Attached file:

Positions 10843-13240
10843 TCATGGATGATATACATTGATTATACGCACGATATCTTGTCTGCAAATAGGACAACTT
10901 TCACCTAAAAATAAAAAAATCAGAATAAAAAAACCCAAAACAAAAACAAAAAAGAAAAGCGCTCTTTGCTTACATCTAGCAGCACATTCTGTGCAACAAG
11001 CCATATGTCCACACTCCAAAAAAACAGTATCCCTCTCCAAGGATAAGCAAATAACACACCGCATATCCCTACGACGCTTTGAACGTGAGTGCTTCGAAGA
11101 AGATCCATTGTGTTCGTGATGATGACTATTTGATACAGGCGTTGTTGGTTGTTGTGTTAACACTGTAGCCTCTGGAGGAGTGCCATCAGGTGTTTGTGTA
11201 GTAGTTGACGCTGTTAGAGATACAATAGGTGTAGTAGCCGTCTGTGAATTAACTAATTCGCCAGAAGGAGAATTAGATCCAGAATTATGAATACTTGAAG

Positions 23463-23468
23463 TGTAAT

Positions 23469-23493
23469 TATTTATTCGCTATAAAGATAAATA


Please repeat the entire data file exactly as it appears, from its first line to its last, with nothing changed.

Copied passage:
Positions 10843-13240
10843 TCATGGATGATATACATTGATTATACGCACGATATCTTGTCTGCAAATAGGACAACTT
10901 TCACCTAAAAATAAAAAAATCAGAATAAAAAAACCCAAAACAAAAACAAAAAAGAAAAGCGCTCTTTGCTTACATCTAGCAGCACATTCTGTGCAACAAG
11001 CCATATGTCCACACTCCAAAAAAACAGTATCCCTCTCCAAGGATAAGCAAATAACACACCGCATATCCCTACGACGCTTTGAACGTGAGTGCTTCGAAGA
11101 AGATCCATTGTGTTCGTGATGATGACTATTTGATACAGGCGTTGTTGGTTGTTGTGTTAACACTGTAGCCTCTGGAGGAGTGCCATCAGGTGTTTGTGTA
11201 GTAGTTGACGCTGTTAGAGATACAATAGGTGTAGTAGCCGTCTGTGAATTAACTAATTCGCCAGAAGGAGAATTAGATCCAGAATTATGAATACTTGAAG

Positions 23463-23468
23463 TGTAAT

Positions 23469-23493
23469 TATTTATTCGCTATAAAGATAAATA